They arrived over month ago in good condition, tucked into a plastic growing tray, and were immediately potted up before being planted out in the greenhouse a few weeks later.

    What is a grafted tomato?

    A grafted tomato is essentially two varieties of plants that have been joined together: the top part is selected for the quality of the fruit, and the bottom part for its resistance to infection and ability to absorb nutrients. In theory, the plants should grow much healthier and bear the kind of tasty fruits you might not get so reliably otherwise.

    As a newcomer to grafted tomato growing I’ve been googling a bit more information about the techniques involved but some of the science stuff started to make my brain hurt a bit, so I’ve just extracted this information from Wikipedia instead: “The cultivation of grafted vegetable plants began in Korea and Japan at the end of the 1920s when watermelon plants were grafted onto squash rootstock.” It’s now big business with, according to Wikipedia, an estimated 750 million grafts in Japan in 1998 and, more recently, the Europeans have cottoned on, with over 45 million grafts in Spain in 2003-04. So why has it taken me so long to get round to trying them for myself?

    How are they performing?

    Back to my own tomato trio and the early results are quite astonishing. They’re growing like tomato Olympians: faster, higher and stronger than anything else in the greenhouse. They went in a few weeks after my much bigger seed sown tomatoes (the variety Black Russians) in the same conditions – directly planted into the ground, under glass, with a mix of farmhouse manure and some water retention granules I found at the back of the shed.

    The grafters didn’t take long to catch up to the size of the Russians and now stand at almost twice the height, with good thick stems, healthy leaves and a few sets of flowers already awaiting the attention of pollinating bugs.

    Time will tell whether they continue at this impressive pace, and how the resulting tomatoes will taste, but if they continue in the way they’ve started I’ll be back for more grafted vegetables next year.

    guide to grafted tomatoes

    *The others were Dwarf French Beans ‘Safari’ which are perfect for filling holes in the veg plot and a Perennial Flower Luck Dip which are perfect for filling holes in my flower borders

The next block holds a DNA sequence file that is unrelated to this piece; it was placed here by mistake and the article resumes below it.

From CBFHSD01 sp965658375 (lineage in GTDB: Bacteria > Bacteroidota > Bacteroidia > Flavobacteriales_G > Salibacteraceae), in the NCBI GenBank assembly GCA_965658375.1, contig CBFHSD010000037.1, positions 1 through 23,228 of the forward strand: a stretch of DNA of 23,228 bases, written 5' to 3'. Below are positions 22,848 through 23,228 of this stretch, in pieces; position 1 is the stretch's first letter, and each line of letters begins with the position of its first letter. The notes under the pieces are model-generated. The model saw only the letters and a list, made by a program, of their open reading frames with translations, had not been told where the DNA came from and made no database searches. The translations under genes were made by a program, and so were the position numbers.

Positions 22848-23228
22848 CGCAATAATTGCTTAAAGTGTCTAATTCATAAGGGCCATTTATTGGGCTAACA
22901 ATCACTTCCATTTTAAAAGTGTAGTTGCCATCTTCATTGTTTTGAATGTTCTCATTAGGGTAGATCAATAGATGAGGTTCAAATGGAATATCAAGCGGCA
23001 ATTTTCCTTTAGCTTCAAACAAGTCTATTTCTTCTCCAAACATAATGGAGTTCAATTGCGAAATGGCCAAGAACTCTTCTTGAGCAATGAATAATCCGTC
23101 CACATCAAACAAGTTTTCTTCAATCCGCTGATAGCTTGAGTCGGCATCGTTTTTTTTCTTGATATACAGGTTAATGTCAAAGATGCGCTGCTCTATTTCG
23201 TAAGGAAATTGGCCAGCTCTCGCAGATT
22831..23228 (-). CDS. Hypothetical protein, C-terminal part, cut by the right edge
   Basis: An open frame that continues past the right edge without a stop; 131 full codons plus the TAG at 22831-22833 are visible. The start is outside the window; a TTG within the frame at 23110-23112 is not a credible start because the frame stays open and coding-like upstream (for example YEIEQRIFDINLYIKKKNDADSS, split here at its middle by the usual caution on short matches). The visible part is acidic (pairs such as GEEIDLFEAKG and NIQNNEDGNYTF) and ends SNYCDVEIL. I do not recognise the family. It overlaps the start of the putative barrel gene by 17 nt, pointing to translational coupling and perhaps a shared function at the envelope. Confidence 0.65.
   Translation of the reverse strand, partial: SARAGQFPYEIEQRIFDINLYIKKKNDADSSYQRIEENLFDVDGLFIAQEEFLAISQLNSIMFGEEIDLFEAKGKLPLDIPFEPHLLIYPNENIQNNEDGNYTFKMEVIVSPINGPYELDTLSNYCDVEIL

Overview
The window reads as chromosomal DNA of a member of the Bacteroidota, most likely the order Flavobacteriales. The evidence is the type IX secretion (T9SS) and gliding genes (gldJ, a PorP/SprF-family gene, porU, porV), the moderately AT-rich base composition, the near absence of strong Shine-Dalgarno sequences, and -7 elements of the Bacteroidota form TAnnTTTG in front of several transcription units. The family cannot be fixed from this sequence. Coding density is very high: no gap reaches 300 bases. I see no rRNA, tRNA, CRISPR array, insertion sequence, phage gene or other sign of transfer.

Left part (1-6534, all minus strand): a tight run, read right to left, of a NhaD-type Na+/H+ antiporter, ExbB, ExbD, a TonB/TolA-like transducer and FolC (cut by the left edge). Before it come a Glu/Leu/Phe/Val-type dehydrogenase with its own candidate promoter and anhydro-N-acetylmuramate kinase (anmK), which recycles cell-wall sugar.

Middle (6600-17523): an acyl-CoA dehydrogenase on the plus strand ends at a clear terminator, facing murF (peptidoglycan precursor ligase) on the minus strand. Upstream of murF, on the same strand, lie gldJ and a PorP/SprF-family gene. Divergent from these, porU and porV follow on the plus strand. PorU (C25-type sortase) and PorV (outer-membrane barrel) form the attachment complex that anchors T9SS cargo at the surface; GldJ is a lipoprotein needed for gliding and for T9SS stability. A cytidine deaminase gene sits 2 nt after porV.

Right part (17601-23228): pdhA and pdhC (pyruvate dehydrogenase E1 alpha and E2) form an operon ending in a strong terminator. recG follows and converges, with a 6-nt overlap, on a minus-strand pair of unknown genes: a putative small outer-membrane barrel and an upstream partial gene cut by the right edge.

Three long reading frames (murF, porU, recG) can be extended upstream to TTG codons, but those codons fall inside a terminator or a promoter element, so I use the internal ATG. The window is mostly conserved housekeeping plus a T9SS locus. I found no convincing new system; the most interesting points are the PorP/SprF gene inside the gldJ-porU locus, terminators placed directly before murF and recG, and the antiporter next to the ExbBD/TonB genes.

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  • Glenfiddich IPA Cask. A hoppy experiment

    In a recent press release promoting Fathers Day gift suggestions* we spotted a whisky that has been matured in IPA casks. We’ve had beer that has been aged in whisky barrels but didn’t know it was a thing to do it the other way round. Intrigued, we asked the PR lady for a sample and she duly obliged, sending a small bottle our way in an instant.

    The whisky distiller is Glenfiddich, one of the most popular single malt producers on the market, and the batch is part of an experimental series that also includes a whisky aged in a Canadian Ice Wine cask. For the IPA Cask edition, Glendfiddich’s Malt Master, Brian Kinsman, teamed up with Seb Jones of Speyside brewery to make a special IPA that would leave its citrussy hop imprint on the beer barrels that would then be used to finish a new Glenfiddich malt.

    Tasting notes

    Most beers that have been aged in whisky casks have a very obvious change of character, picking up oaky flavours and a hit of whisky. Being aged in this way also changes the characteristics of the beer, regardless of the additional flavours it attracts. But I found it hard to believe that a whisky would pick up much additional flavour from a beer cask, and am not sure I would want much beeriness spoiling a perfectly good whisky. Giving it a sniff there were no obvious hoppy affects at play – just the enticingly fresh aroma of a good whisky.

    The taste reveals that this isn’t a new beer and whisky hybrid. It’s not even a whisky flavoured with beer. Instead, it’s an excellent whisky with a flavour that has been subtly influenced by the IPA without the method being obvious through taste alone.

    It’s a fresh tasting whisky with a slightly thick, oily texture and some unobtrusive peppery oak to give it some depth of character. And there are definitely some citrussy notes, catching the toffee sweetness before the spices kick in along with some lingering grain flavours.

    I thoroughly enjoyed my sample, preferring it neat (it’s 43%) rather than with water or ice, and reckon it would appeal to both the whisky novice and the more committed whisky drinker in search of something different. I’ve got a decent measure left in my bottle which I’m going to save as a chaser the next time I have a couple of IPAs. I think it will work.

    Fascinating fact

    Brian and Seb trialled three specially produced IPAs for this experiment: the first using Centennial hops; the second with British Challenger hops; and the third featuring Cluster hops. It was the Challengers that triumphed.

    Glenfiddich IPA Cask is available from the Whisky Exchange

    *Other Father’s Day gift suggestions we’ve received in press releases include a bag of charcoal, a bottle of Jeyes fluid, and some stuff to clean black spots off patios. This is all true.

    beer whisky hops